Samantha Johnson has had a long and illustrious pro career in soccer, starring for National Women’s Soccer League clubs Chicago Red Stars and Utah Royals FC; Australian W-League clubs Melbourne Victory, Sydney FC, and Melbourne City; and French club Soyaux Charante.
The Southern California native and former USC standout is paying it forward by creating programs to enhance the educational experience of alternative learning students. She hopes to leverage her career and platform as a professional athlete to support the next generation of girls in the global game. We sat down with the star defender to talk about her story, representation in the game, and the Olympic gold medalist who was Johnson’s inspiration from a young age.
Soccer is the number one sport in the world for everyone. They play barefoot in the street and it’s fine. But we don’t get that image of the game in America. You don’t often see soccer being played by girls in African American communities. I was the first person in my family to play soccer and invest a lot of time doing it. My parents did not understand the game but saw how happy it made me. Funnily enough, I do not even think they knew I was even that good until the outside recognition started rolling in and I was being offered full rides to major schools in the country.
For me, “if you can see her, you can be her” is true because my career pathway became believable to me when I first saw Shannon Boxx. She is a multiracial woman and looks like me. I identified with her simply because she was doing what I wanted to do — be a professional player — and we played the same position at the time.
Her image made me believe it was possible, which convinced me “I can do this.” That’s all I needed. I pretty much took it upon myself to become what I wanted to be and there was no excuse why I could not work to achieve it. I saw it was possible when I saw Shannon Boxx. Ironically, when I turned pro, I became her teammate on the Chicago Red Stars. I did my best to “play it cool” but it was so surreal.
Sometimes we cannot fully believe in ourselves because we have not identified someone who is currently in the position we want to be in. That lack of belief could hinder your motivation and inspiration to fearlessly attack your dreams. Coaches would look at me and weren’t sure what I was capable of until I got on the field. Once I earned my opportunity to get on the pitch, I never left. I have never been someone’s first choice, but always the right choice.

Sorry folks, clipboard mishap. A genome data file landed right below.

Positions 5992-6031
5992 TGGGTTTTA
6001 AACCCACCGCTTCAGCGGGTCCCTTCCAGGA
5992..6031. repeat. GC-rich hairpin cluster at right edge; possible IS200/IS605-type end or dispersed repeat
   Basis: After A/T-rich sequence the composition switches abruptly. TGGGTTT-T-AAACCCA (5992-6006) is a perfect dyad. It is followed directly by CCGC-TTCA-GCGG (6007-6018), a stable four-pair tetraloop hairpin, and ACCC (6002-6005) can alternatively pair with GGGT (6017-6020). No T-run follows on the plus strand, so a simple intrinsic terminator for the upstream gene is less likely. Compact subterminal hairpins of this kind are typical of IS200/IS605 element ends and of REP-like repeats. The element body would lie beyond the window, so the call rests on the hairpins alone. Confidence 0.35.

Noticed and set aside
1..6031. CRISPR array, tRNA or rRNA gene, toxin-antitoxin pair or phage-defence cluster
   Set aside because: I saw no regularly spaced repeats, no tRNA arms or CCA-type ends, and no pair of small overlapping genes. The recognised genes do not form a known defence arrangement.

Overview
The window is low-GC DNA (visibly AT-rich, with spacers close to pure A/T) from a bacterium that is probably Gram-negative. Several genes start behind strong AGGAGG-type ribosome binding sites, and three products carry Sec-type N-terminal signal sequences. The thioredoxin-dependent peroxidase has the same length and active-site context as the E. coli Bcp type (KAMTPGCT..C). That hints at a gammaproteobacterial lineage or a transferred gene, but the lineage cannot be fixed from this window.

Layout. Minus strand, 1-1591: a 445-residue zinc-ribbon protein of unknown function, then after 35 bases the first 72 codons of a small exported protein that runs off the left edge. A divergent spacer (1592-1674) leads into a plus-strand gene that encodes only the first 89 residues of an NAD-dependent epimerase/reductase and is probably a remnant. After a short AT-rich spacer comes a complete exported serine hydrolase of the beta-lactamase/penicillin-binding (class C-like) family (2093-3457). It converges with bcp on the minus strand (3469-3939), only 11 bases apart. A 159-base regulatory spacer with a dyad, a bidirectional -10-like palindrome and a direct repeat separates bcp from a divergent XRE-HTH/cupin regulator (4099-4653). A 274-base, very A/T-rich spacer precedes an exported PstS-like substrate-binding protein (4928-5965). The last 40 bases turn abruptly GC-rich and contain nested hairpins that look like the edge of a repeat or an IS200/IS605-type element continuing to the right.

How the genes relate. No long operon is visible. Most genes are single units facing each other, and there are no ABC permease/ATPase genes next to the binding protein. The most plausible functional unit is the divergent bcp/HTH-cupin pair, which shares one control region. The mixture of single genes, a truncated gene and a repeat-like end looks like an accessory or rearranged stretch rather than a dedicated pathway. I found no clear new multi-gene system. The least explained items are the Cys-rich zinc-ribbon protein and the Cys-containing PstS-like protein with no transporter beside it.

There is a lot of conversation about the impact of women’s sports, but I can only work on what I can control, which is how I interact with the world. I put a lot of time and effort into my craft as a player and a person. Those two things must align for me. I am the same person/player on and off the pitch. I make aggressive mistakes, I am a good teammate/friend, but need to be told to reel it in at times (yellow and red cards).
Representation is crucial to believing you can overcome adversity and pursue your dreams through adverse times. For this generation coming up, it’s critical to understand that even in the pros you must continue to do the work. I don’t care how many people look like you, have a lot of social media followers, or say you are a good player. Becoming a pro in any industry takes a million hours of dedication to becoming excellent in your craft, but more importantly, becoming an excellent person. That balance is everything, because you never know: you could give the next girl her “Shannon Boxx” moment, and the rest will be history.
When I was at USC, an African American man and his daughter were watching our team train one day. During a water break, he kindly got my attention through the fence to ask me a question: “Are you on the team?” he asked.
“Yes,” I responded.
He persisted with his question. “You’re actually on the team, the USC Soccer team?”
I hesitated but smiled and answered while laughing, “Yeah, I am.”
He looked at his little girl and said, “See? You can do it too!”